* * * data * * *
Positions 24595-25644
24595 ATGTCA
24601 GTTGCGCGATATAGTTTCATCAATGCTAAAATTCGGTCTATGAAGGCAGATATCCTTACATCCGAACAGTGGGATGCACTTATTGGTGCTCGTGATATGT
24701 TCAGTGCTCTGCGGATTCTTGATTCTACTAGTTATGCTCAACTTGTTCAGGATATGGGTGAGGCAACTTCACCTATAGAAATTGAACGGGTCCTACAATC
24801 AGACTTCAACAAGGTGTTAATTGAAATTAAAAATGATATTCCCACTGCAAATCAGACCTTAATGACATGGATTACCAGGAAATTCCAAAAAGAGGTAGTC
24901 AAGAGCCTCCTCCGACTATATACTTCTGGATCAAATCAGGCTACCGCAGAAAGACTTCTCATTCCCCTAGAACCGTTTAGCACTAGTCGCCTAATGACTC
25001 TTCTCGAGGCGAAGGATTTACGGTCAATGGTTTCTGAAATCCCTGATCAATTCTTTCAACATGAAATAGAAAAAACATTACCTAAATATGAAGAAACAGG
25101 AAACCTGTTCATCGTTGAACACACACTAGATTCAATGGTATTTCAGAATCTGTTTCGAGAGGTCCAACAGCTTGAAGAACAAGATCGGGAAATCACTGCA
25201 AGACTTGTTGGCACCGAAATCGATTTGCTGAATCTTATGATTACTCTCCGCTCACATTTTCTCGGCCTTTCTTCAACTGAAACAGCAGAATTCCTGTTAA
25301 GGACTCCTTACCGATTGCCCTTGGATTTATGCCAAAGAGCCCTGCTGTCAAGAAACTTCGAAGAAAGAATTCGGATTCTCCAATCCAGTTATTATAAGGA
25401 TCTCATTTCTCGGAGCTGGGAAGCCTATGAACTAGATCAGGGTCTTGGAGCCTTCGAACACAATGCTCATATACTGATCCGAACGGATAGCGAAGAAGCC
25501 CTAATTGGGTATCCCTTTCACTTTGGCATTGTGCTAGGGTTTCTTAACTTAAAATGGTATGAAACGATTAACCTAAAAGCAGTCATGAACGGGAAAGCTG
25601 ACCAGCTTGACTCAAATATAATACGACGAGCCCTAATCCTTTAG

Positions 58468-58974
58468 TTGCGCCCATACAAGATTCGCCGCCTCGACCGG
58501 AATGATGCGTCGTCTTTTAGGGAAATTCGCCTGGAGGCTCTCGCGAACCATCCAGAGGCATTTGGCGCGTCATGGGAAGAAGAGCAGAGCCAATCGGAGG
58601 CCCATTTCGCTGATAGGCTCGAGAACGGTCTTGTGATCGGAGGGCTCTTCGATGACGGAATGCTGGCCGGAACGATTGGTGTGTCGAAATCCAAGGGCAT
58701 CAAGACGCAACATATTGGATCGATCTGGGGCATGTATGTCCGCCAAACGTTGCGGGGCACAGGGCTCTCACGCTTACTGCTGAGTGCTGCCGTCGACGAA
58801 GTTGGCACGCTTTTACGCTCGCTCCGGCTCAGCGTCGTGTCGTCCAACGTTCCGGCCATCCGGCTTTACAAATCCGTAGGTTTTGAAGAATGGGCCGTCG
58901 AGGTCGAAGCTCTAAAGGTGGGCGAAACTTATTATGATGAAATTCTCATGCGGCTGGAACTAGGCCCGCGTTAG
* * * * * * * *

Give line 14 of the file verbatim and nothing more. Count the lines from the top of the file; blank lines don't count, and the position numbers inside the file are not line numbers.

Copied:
Positions 58468-58974